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question on dehydration & bood pressure

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Old 10-10-2005, 05:53 AM   #1
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questions on dehydration & bood pressure

I read in the book "Your Bodies Many Cries for Water" by Fereydoon Batamanghelidj, that high blood pressure is caused from dehydration. Which makes sense because they have linked salt to high blood pressure and water is what dilutes salt in the body.
If this is this true, why do they give diuretics to people to get rid of the salt instead of making them drink more water to get rid of it naturaly? and since the body regulates a balance of salt and water why cant we just increase the amount of water we drink instead of reducing the amount of salt we eat?
The book says that the present way of treating hypertension is wrong to the point of scientific absurdity. Diuretics maintain the body at an expanding level of deficite water management. They don't cure hypertension; they make the body more determined for salt and water absorption. After a while, duiretics are not enough and supplimental medications are forced on the patient.
I know the book was last revised in 1995 and it stated that no tests have been done on the effects of chronic dehydration. I am curious if any new research has proved this theory wrong. thanks for any help.

Last edited by Rickypedros; 10-10-2005 at 07:58 AM.

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Old 10-13-2005, 06:55 AM   #2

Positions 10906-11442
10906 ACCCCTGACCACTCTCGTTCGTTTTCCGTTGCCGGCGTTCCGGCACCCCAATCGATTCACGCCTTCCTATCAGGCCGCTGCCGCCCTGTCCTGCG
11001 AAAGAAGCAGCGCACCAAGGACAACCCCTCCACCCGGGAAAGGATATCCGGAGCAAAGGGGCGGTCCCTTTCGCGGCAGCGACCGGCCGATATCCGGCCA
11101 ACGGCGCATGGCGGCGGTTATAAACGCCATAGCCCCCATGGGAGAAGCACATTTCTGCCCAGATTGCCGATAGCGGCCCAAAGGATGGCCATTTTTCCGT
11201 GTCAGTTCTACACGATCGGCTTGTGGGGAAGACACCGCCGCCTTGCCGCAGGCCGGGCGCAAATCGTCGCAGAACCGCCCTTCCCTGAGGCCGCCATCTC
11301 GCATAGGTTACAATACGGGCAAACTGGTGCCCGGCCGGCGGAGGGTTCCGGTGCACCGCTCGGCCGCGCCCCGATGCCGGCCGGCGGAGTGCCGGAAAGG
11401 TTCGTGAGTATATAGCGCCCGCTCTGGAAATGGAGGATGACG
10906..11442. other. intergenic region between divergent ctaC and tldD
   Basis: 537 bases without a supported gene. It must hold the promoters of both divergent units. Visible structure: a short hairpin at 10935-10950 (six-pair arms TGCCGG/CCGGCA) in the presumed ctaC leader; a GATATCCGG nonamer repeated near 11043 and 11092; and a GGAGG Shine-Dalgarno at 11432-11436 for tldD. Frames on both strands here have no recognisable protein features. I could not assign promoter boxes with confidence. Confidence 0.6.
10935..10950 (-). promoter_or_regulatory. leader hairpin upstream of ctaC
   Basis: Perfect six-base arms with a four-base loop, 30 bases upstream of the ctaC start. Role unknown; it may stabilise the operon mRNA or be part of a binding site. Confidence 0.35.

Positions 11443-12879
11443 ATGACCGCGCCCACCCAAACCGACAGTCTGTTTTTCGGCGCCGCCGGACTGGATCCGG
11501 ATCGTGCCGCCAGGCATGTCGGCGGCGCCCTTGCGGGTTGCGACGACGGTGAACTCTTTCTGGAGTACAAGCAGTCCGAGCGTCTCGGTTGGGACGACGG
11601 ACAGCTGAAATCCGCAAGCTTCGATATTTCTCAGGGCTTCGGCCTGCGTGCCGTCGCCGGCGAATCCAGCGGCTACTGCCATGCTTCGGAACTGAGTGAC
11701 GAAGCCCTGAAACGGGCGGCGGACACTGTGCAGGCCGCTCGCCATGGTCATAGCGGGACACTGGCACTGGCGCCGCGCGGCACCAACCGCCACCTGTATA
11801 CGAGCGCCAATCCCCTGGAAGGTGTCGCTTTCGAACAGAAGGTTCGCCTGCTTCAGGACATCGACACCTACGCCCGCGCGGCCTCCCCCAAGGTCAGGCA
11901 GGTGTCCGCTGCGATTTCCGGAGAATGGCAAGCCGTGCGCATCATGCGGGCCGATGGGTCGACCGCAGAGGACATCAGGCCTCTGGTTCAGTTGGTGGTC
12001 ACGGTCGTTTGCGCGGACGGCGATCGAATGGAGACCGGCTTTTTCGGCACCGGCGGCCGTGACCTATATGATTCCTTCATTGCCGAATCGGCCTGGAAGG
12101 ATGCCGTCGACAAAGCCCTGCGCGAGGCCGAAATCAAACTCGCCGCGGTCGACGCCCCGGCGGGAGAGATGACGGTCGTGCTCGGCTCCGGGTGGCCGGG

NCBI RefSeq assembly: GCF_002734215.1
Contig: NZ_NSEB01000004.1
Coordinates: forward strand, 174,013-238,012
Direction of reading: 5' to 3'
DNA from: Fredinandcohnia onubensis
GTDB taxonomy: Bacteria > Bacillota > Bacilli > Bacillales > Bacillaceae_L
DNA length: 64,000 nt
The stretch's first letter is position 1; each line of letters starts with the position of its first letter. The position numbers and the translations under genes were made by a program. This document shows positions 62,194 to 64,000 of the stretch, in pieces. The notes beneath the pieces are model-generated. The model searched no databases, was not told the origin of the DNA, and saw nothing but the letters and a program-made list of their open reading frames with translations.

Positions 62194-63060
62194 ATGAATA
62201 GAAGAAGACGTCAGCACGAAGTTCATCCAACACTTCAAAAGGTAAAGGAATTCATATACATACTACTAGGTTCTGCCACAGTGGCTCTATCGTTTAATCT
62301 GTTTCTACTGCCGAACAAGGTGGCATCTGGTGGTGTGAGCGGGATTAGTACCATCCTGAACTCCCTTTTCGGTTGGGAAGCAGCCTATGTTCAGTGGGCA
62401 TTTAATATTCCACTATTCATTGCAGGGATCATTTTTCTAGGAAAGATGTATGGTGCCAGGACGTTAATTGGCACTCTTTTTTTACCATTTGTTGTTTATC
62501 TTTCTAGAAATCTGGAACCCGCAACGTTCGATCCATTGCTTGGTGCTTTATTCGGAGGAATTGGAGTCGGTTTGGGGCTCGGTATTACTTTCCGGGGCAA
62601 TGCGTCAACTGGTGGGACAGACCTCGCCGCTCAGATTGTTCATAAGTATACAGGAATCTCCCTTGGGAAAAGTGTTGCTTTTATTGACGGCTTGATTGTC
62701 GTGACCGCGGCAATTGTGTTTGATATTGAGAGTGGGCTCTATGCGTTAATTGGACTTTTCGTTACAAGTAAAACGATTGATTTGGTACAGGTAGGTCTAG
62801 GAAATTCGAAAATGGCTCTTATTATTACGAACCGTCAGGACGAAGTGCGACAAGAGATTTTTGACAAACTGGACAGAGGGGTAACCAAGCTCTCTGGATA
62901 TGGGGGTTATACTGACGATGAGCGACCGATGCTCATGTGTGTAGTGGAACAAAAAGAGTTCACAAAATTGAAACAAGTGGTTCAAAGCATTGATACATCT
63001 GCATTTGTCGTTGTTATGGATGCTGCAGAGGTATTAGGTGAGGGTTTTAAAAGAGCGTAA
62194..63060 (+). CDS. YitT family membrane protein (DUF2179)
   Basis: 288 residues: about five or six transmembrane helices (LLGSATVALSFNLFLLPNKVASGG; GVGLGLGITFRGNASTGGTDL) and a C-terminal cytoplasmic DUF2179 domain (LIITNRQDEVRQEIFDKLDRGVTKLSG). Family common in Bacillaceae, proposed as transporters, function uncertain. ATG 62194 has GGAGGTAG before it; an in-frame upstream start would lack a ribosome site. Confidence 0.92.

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Re: question on dehydration & bood pressure

One of the MAIN symptoms of moderate to severe dehydration is LOW BLOOD PRESSURE...often dangerously so.

High blood pressure is often caused by the inability to get rid of sodium as fast as we eat it. For people who DO have trouble getting rid of the excess sodium the body uses the thirst response to dilute the blood so that the electochemical effects of the sodium don't cause even more severe problems. What happens then is that. although the sodium is diluted, the volume of the bloodstream is increased and this results in high blood pressure.

Though LOTS of water can flush sodium in many people, there are a considerable minority that winds up holding on to BOTH.

If I have a high salt day, excess water only gives me excess bloat AND high blood pressure that lasts for a couple days.

But it really isn't possible that "chronic dehydration" causes blood pressure...that's just a gimmick to sell a book!

Old 10-17-2005, 06:25 AM   #3
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Re: question on dehydration & bood pressure

Here are some interesting things to read that might make you think twice about categorizing a mans attempt to help society with 20 years of research as "just a gimmick to sell a book!".

Salt and High Blood Pressure

The view that salt is bad for health and leads to high blood pressure was based on outdated research. Many more recent research pointing to this conclusion has been ignored, even though it has been verified by independent researchers.